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The Width of the Sea: A Novel

Chapter One

Early on a Saturday morning most people of Rosaline sleep in. A few lobstermen -- RayRay O'Buck, Tomas Dugan, and Jim Salvatore -- get up and out in the dark a.m. to check their pots, but they are far offshore now and the town is quiet. Out in the bay, small waves mirror the sky: deep blue troughs and dazzling caps like liquid light. The red and green buoys look dull against the brilliant water. It is going to be a hot one. Even the gulls seem to be feeling it. They are slow to discover a package of hot dog buns spilling from the dumpster behind the Finast. One finally swoops in, a few more follow, then suddenly a crowd gathers, fighting over the scraps.

"Hah! Hee-yah!"

Two men come through, one shouting and feinting kicks. The gulls scatter. The men are locals, fishermen. Their clothing gives them away. They wear home-knit sweaters frayed around the cuffs and waists, flannel-lined canvas trousers reinforced with extra swaths of fabric at the thigh, the colors so faded and dirtied and sun-and-salt-bleached the original shades are a guess. Their hair, too, is bleached and dried. On their feet, rubber deck boots -- folded down -- flop noisily about their ankles. Even if these men were to clean up and wear different clothes, their hands would mark them. Turgid, mottled palms; inarticulate fingers, thick as toes, curved as if permanently rigored around a fillet knife.

The big one, John Fitz, is thick-necked and broad-shouldered. He walks slowly, as if he is not yet awake. The other, Chris Albin, is small and wiry, and his path is not straight. He veers here to kick a bottle cap, there a pebble. As soon as the gulls resettle, he rushes them again, crying, "Yah! Hee-yah!

Satisfied, he swings back to his friend. "It's warm," Chris says.

"Yeah," John says.

Chris trots alongside the bigger man, looking up at him. "I'm thinking about fried egg sandwiches. I could use a fried egg sandwich right about now."

"No dollars," John says.

"We could stop at the ATM."

"None there, either."

The two cross the parking lot, duck behind Handleman's, and come out on the east end of Water Street. A banner over their heads reads Welcome to Rosaline -- One Foot in the Past, One in the Future! In small print, Sponsored by CARP; and in smaller print, Citizens Associated for Restorative Projects. There is no wind. The banner sags. They pass the old processing plant, still smelling of fish and metal. A few threads of graffiti decorate the barred steel doors. The temporary closure sign has rusted around the bullet holes. Most of the chicken-wired windows are broken.

After the fish plant, Water Street splits in three. One paved road heads to Charlesport as Route 412. One road, gravel and broken clamshell, runs to the tip of the southern spit, servicing the southern lighthouse. The third road, the one John and Chris take, is just a nub of asphalt leading to the bay. Not too long ago, it curved gently down to the Titus Fish Pier, but now the road breaks off abruptly as if it has been hacked by a giant hand. Last year's nor'easter blasted away the last hundred yards and left the Titus Fish Pier in shambles. The town hasn't had the budget for repairs. Now the fleet docks farther down the harbor, in front of the Maritime Museum. The two men stop at the end of the severed service road and squint over the edge of the cliff to the shipyard below.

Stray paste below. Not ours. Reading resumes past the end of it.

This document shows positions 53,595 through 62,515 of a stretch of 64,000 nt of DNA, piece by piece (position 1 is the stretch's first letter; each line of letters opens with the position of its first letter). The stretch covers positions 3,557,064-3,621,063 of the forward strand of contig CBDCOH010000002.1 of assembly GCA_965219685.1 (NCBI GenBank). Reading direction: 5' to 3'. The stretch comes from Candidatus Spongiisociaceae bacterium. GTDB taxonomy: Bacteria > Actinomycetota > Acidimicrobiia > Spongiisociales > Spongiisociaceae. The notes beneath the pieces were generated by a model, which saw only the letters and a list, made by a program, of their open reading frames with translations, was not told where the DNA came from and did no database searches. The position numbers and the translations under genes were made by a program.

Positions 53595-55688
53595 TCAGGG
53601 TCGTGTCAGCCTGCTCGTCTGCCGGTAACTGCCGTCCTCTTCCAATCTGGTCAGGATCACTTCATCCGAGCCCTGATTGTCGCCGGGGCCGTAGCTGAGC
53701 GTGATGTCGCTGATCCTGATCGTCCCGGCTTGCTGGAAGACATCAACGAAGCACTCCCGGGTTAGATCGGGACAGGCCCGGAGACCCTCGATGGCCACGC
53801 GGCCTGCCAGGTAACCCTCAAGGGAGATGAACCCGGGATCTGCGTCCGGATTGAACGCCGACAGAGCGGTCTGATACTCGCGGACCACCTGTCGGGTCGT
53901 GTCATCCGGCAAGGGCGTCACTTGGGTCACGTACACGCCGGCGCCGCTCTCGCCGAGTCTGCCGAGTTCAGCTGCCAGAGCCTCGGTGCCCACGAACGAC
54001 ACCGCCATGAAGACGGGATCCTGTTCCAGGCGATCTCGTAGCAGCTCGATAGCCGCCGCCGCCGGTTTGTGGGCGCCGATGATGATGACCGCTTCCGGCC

"Look at that," John says.

Chris whistles.

For months the marine railway has been empty, but now an antique schooner sits between the catwalks. Half her rigging is down and her dories are gone, her sails are yellowed bundles on deck, but John says, "She sure is something."

There aren't many like her anymore. Her hull rises dramatically from her keel, as if defying gravity with perfect geometry. The shores and lines look too small to hold her. Though broad, she tapers to a graceful prow. She would sail well. Compared to the pleasure boats John sees scudding around the Charlesport Yacht Club, she is a giant. Length overall 125, length on deck a hundred or so, beam a quarter of that. Her masts -- trees that tall don't exist in Rosaline forests anymore, but they did when she was built. John knows this boat well, though he has never seen her under way.

The whole town knows this boat. An exact replica sails in the Maritime Museum, in a glass aquarium in the middle of the Ship Models Room, on a plaster-and-paste sea. There, her tiny rig is in full repair. Her matchstick crew work about the deck cleaning fish, some lay aloft furling sail, a few more are out in the waters still, rowing their laden dories back. As a child, John loved the models. He would press his nose against their glass boxes, fogging them with his breath. He memorized the bronze plaques detailing the statistics and histories of each boat. This one, the Shardon Rose, was a dory schooner built in a Rosaline yard in 1902 for groundfishing off the Bank. She became a cargo vessel between Cape Verdes and New Bedford, made a scientific expedition to the Arctic, had a stint in the movies, and then spent a few years as a toy for a billionaire who made his money in adhesives. For the last decade, she's been rotting off a Halifax pier. But now she has come home -- this morning, at 3:14 according to the chalkboard on Carreiro's henhouse.

"So Sal won," John says, pointing to the chalkboard.

Dora Schultz had a pool going up at the Whiskey Wind for when the Shardon would come in. She'd rigged a chart over the register, and every night she moved the pushpin a bit farther south, tracking the schooner's progress.

Excerpted from The Width of the Sea © Copyright 2002 by Michelle Chalfoun. Reprinted with permission by Perennial. All rights reserved.

The Width of the Sea: A Novel
by by Michelle Chalfoun

  • paperback: 336 pages
  • Publisher: Perennial
  • ISBN-10: 0060958529
  • ISBN-13: 9780060958527